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A Nice Quiet Holiday

A Nice Quiet Holiday

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Author : Aditya Sudarshan

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Anant, is a young law clerk who is both intelligent and passionate. He decides to take a break from the hectic city life in Delhi with his mentor, his boss, Justice Harish Shinde, who is not only a great judge and legal mind but an excellent judge of character and keen observer of human behaviour. They travel together to Bhairavgarh, where they stay with an old friend of Justice Shinde’s. On the way Anant is told stories of the supernatural that leave him feeling slightly unsettled. But these stories, he finds out later, are just the beginning of a series of horrifying events, and what turns out to be anything but a nice quiet holiday.

Only days after he arrives, the tranquil hill-town is transformed into a seething hotbed of hostility. The cause is a controversial report on AIDS authored by the Mittals, fellow guests at the house of Shikhar Pant. Small town morality wrestles big city urbanity as the people of Bhairavgarh protest against the report's alleged obscenity. But within the house too, loyalties are divided. Matters come to a head when Pant's cousin — a famous writer and supporter of the Mittals — is discovered stabbed to death. But with the police chasing all the wrong leads it's up to the Judge to track down the murderer. Soon Anant finds himself legal counsel for the Mittals and an assistant sleuth to the Judge. His nice quiet holiday is going to be anything but.

A brilliant literary thriller from a debut author, A Nice Quiet Holiday is a thoughtful, pacy, unputdownable read!

Book Details
Paperback: 224 pages
Subjects: author of indian origin, mystery & suspense, thriller
ISBN: 9788189975999
Publisher: Westland Limited

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Book reviews: 'A Nice Quiet Holiday'
TEXT_OF_5_STARS  Delightful, Tuesday 26 January, 2010
by Arti Jain
Call me ageist but I have, over the last year or so, developed a kind of allergy to English first novels by Indians of a certain age. Give me a campus novel and I break into rashes. Send me a book in which characters speak in SMS language or live to get wasted, and I am likely to get feverish. So when someone suggested I read the “first novel by a young author”, I tried to avoid it like the flu. Then followed a couple of other mentions, by people whose reading tastes I trust, and I succumbed.

I am glad I did. I still don’t know how “young” Aditya Sudarshan is. He looks fairly young but also is a lawyer. There is little information about him on the internet, which is a good thing because a cynic like me is forced to look towards the work itself for evidence of worth.

Unlike more recent mystery writing where you stumble upon the gruesome corpse by page three, the pace of the set up in this novel is reminiscent of the classics of the past. The book starts off slowly, building piece-by-piece, character-by-character the setting for the murder that you know will take place soon. The atmosphere itself comes rolling in like the rain on the mountains. Away from the hustle and bustle of the city, the lead characters (a pair: Holmes and Watson, Poirot and Hastings) arrive at idyllic Bhairavgarh for, well, “A Nice Quiet Holiday” but because we picked a “mystery”, we know that it will be anything but that. Despite the predictability of the mystery milestones it is the manner in which the journey is taken that keeps the reader glued. The plot follows the conventions - the double murder, the red herring, the lack of motive, even a bit of a romance thrown in- yet the strongest point of the novel are the two main characters. Judge Shinde, an armchair detective who uses wisdom, humour and perception as his tools and his law clerk, Anant who is a bit of a bumbling, sometimes deferential, sometimes diffident ,young man, who gathers information for him. So while Anant produces, the Judge deduces. It is their relationship that truly sets this novel apart from others in its genre and vintage. The affection and mutual respect is subtle and understated between the boss and his protégé.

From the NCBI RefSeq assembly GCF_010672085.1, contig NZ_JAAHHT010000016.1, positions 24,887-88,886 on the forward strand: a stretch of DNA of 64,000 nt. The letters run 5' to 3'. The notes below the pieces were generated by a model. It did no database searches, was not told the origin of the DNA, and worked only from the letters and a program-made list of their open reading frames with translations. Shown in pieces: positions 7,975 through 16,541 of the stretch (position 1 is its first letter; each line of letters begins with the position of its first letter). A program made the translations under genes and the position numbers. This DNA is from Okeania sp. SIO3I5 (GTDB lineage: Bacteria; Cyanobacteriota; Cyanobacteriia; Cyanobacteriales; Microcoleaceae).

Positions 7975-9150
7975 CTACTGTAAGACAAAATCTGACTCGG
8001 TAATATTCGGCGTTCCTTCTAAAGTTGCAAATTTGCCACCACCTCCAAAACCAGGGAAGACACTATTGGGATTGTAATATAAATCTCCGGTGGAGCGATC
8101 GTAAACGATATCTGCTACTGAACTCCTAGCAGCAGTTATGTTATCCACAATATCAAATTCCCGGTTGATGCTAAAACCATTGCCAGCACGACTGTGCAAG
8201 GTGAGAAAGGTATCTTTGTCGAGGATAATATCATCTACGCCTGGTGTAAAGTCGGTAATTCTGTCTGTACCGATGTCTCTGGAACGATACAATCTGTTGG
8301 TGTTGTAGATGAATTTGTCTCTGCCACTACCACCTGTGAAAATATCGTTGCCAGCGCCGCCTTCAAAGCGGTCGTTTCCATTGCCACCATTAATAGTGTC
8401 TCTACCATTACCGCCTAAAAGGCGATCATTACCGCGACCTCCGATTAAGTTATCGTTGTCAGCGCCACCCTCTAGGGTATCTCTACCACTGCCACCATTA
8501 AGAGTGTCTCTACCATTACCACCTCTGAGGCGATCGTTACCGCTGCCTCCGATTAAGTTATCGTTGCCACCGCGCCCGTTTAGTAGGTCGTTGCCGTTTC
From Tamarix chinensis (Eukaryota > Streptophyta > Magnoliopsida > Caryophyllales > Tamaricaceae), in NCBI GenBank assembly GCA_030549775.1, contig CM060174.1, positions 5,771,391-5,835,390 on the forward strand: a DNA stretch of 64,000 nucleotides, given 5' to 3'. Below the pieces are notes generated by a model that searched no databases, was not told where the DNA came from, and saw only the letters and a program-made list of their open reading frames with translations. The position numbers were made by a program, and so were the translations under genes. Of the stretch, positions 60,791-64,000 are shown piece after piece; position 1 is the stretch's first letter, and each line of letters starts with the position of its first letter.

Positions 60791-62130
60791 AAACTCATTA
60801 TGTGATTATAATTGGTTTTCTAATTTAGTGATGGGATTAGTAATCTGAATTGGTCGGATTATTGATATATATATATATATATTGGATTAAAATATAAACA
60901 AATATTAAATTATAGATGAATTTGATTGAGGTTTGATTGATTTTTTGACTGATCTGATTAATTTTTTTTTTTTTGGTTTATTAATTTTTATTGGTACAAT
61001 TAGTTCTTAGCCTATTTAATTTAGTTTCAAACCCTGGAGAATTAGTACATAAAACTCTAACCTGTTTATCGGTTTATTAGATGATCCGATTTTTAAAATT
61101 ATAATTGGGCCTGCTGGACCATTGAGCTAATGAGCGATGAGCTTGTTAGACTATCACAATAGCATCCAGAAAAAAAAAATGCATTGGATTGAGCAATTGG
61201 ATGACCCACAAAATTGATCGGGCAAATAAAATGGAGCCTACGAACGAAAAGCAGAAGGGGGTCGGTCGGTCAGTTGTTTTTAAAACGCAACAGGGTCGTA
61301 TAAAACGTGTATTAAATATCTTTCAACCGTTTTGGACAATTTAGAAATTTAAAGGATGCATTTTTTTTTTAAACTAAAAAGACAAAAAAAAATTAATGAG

Being a lawyer has definite linguistic advantages. Aditya Sudarshan has a grasp on the English language as well as “legalese” and he flows seamlessly from one into the other, never missing a beat. He clearly enjoys the language, not in gulps but in deliberate sips. It is this, the fact that he has a grasp on both form and character, that makes me wish he had elucidated the other players a little better. We meet them but don’t really see them in much detail. They are described in haste and their disposition repeated at leisure in other places. That still remains to me a minor point, but one that when dealt with will make for perfection.

It is a first novel but if I wasn’t already told that I would not know. I do hope to see more from Aditya Sudarshan and definitely more of Judge Shinde and Anant.

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